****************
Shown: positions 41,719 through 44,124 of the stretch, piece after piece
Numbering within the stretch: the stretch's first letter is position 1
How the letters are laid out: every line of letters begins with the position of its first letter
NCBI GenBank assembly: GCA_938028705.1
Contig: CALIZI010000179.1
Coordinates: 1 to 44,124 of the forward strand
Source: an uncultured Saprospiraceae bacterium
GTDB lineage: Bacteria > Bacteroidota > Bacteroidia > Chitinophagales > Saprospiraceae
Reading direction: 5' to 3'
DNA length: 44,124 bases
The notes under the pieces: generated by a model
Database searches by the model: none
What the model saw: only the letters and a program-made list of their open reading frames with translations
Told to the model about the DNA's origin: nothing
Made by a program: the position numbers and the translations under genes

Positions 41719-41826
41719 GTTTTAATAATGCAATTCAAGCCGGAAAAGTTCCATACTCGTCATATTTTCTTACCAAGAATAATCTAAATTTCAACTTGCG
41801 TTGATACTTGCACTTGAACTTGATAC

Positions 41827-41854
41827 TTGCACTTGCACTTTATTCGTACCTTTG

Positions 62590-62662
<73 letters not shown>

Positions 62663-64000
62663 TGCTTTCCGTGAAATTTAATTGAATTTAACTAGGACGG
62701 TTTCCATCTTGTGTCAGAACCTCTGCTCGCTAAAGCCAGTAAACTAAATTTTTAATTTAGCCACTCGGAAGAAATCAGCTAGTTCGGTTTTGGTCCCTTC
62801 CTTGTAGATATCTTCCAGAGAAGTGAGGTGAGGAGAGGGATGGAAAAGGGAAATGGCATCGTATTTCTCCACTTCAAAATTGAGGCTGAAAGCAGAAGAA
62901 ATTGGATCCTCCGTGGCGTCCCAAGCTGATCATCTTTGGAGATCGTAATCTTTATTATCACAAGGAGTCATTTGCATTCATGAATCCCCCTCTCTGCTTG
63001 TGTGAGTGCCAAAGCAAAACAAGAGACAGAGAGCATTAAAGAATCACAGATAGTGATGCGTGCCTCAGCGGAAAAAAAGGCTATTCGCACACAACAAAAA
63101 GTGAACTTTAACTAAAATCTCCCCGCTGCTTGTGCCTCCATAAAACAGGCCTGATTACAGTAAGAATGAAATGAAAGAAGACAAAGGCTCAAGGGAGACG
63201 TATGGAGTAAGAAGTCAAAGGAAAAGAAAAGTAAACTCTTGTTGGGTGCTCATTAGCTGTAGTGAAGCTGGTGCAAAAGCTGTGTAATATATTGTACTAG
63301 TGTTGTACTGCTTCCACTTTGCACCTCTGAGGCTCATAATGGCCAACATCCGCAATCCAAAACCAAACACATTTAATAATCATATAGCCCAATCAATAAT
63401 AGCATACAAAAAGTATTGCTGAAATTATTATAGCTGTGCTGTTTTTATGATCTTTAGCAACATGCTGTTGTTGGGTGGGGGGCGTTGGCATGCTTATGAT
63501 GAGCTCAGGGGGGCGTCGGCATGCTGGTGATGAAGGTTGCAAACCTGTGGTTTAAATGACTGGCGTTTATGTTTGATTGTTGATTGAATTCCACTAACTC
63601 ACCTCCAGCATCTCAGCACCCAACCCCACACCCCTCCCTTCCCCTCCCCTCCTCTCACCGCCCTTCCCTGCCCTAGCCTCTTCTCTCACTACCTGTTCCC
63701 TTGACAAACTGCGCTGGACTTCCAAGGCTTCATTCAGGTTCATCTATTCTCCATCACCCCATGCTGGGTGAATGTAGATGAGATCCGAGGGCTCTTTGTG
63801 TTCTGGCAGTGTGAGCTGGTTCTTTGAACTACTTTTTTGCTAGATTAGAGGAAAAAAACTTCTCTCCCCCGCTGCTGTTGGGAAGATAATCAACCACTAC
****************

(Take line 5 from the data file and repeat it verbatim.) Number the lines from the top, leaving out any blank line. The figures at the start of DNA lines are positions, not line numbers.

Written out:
Contig: CALIZI010000179.1